Apr 04 2013
13 Banned Foods Still Allowed In The U.S.
By Cristina Goyanes, Shape
You think the FDA has your back? Sure, they recently proposed two new regulations to up food safety measures, specifically how food processors and farmers can work better to keep their fresh products free of dangerous bacteria (remember that killer cantaloupe outbreak from 2011?). But while it may seem like the government is out to protect us from bad–even fatal–food-borne illnesses, which cause some 3,000 deaths a year, they don’t completely have our best interest–or health–in mind.
“For numerous suspicious and disturbing reasons, the U.S. has allowed foods that are banned in many other developed countries into our food supply,” says nutritionist Mira Calton who, together with her husband Jayson Calton, Ph.D., wrote the new book Rich Food, Poor Food due out in February.
During a six-year expedition that took them to 100 countries on seven continents, the Caltons studied more than 150 ingredients and put together a comprehensive list of the top 13 problematic products that are forbidden by governments, outside the United States, due to their detrimental effects on human health.
“If you see any of the following ingredients listed on the nutrition label, don’t buy the product,” Calton warns. “Leaving these banned bad boys on the shelves will speak volumes to grocery stores and food manufactures about what informed consumers simply won’t tolerate.”
Ingredients: Coloring Agents (Blue 1, Blue 2, Yellow 5, and Yellow 6)
Found In: Cake, candy, macaroni and cheese, medicines, sport drinks, soda, pet food, and cheese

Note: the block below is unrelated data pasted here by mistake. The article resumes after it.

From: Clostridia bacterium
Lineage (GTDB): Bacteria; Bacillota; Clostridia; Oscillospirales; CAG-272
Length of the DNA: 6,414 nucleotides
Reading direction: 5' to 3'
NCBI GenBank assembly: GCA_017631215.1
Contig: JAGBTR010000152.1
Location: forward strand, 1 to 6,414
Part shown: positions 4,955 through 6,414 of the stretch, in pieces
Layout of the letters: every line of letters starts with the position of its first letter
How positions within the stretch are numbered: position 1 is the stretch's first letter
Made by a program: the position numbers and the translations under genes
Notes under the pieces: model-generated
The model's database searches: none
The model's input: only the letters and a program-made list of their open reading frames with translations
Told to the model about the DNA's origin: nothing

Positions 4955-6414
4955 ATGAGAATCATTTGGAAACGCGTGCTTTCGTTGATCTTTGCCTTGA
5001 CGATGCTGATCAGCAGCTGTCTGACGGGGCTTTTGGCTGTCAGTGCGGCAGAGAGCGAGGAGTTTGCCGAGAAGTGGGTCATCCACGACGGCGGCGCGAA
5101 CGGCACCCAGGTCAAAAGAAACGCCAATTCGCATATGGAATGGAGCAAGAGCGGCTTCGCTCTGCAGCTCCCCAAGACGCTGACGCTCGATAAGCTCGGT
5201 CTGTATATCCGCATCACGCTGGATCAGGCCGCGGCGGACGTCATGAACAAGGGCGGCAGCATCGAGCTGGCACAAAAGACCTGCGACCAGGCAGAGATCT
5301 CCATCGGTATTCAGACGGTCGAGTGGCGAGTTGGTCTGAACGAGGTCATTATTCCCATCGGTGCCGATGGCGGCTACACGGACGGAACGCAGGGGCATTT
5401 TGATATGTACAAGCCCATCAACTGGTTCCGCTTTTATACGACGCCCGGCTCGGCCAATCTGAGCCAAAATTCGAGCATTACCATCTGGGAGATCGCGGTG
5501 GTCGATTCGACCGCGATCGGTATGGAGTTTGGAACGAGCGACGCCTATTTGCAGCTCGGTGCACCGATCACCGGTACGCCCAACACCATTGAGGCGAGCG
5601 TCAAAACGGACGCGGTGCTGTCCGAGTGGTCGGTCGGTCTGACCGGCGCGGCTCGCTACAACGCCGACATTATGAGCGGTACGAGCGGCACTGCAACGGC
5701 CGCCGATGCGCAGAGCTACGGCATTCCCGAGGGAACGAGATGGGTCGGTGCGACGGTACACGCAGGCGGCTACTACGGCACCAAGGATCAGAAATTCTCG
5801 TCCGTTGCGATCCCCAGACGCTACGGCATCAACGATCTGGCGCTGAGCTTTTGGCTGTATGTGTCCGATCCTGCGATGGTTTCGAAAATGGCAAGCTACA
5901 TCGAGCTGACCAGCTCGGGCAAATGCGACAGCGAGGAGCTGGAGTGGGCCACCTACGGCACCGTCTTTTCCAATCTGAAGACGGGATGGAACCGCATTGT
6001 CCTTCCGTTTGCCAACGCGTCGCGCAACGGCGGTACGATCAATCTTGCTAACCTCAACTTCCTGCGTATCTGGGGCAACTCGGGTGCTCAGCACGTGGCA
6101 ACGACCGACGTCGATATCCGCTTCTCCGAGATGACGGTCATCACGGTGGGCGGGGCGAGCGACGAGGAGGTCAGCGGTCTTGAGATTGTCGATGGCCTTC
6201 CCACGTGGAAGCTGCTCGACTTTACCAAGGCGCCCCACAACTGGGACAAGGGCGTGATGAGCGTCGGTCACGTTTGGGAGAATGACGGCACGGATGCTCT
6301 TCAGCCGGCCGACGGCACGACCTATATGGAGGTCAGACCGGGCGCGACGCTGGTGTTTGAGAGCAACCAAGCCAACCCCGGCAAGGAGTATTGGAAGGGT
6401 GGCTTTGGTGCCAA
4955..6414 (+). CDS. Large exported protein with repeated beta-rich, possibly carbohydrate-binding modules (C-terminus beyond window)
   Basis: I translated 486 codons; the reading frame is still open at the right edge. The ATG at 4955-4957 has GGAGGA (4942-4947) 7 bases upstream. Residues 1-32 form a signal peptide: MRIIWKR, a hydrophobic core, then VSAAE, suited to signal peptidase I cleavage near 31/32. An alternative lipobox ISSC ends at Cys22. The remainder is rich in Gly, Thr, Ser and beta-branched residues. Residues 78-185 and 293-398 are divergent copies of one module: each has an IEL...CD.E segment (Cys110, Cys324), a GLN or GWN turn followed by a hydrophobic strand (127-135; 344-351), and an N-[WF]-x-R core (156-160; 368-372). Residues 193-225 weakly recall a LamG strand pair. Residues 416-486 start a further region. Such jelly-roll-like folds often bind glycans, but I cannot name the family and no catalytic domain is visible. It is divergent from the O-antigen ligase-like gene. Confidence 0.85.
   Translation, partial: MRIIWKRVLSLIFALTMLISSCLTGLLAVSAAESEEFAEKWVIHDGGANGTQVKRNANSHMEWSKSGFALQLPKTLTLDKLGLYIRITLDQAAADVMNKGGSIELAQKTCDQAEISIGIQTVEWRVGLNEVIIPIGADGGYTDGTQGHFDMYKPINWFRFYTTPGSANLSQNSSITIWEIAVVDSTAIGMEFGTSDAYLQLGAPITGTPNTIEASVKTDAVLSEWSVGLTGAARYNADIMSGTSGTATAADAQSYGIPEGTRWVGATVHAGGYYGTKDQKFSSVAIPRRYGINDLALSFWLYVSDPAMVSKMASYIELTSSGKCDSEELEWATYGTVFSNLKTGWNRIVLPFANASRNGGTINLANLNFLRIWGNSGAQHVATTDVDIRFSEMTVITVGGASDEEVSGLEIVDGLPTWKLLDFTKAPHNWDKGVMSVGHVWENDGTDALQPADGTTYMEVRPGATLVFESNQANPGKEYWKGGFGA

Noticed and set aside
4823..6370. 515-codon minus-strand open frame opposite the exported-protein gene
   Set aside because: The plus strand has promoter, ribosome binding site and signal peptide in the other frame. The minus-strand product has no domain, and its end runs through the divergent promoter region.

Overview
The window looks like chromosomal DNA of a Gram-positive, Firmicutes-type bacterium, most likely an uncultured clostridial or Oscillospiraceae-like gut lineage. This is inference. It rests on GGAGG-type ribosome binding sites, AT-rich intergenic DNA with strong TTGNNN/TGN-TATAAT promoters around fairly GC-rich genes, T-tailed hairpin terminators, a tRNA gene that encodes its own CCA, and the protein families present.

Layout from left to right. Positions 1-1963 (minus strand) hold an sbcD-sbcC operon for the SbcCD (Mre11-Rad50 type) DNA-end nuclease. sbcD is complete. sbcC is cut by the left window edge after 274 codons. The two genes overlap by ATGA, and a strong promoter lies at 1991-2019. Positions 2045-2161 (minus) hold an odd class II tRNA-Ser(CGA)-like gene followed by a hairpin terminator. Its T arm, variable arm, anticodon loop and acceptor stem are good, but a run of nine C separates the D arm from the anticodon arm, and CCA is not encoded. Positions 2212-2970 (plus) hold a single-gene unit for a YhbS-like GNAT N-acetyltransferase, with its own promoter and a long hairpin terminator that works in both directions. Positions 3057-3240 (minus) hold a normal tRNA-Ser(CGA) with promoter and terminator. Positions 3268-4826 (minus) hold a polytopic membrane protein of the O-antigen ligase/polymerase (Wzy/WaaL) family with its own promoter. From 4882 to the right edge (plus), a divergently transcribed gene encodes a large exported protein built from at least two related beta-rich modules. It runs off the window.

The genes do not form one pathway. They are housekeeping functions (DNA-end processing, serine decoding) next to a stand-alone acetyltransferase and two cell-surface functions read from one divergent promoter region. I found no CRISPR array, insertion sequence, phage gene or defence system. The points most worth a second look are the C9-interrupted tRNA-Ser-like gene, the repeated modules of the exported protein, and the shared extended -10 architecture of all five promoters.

Why The U.S. Allows It: We eat with our eyes. “Recent studies have shown that when food manufacturers left foods in their natural, often beige-like color instead of coloring them with these chemical agents, individuals thought they tasted bland and ate less, even when the recipe wasn’t altered,” Calton says. This may explain why the use of artificial dyes–the most popular being red 40, yellow 5, and yellow 6–has increased five-fold since 1955.
Health Hazards: Back in the day, food coloring came from natural sources, such as saffron and turmeric. “Today most artificial colors are made from coal tar, which is also used to seal-coat products to preserve and protect the shine of industrial floors,” Carlton says. “It also appears in head lice shampoos to kill off the small bugs.”
Ingredient: Olestra (a.k.a. Olean)
Found In: Fat-free potato chips
Why The U.S. Allows It: Procter & Gamble Co. took a quarter century and spent a half a billion dollars to create “light” chips that are supposedly better for you, Calton says. They may need another half a billion bucks to figure out how to deal with the embarrassing bathroom side effects (including oily anal leakage) that comes with consuming these products.
Health Hazards: “This fat substitute appears to cause a dramatic depletion of fat-soluble vitamins and carotenoids, robbing us of the vital micro-nutrients,” Calton says, adding that many countries, including the U.K. and Canada, have banned it.
Ingredient: Brominated Vegetable Oil (a.k.a. BVO)
Found In: Sports drinks and citrus-flavored sodas
Why The U.S. Allows It: BVO acts as an emulsifier, preventing the flavoring from separating and floating to the surface of beverages, Calton says.
Health Hazards: “Because it competes with iodine for receptor sites in the body, elevated levels of the stuff may lead to thyroid issues, such as hypothyroidism, autoimmune disease, and cancer,” Calton says. That’s not all. BVO’s main ingredient, bromine, is a poisonous chemical that is considered both corrosive and toxic. It’s been linked to major organ system damage, birth defects, growth problems, schizophrenia, and hearing loss, which explains why it’s been nixed in more than 100 countries.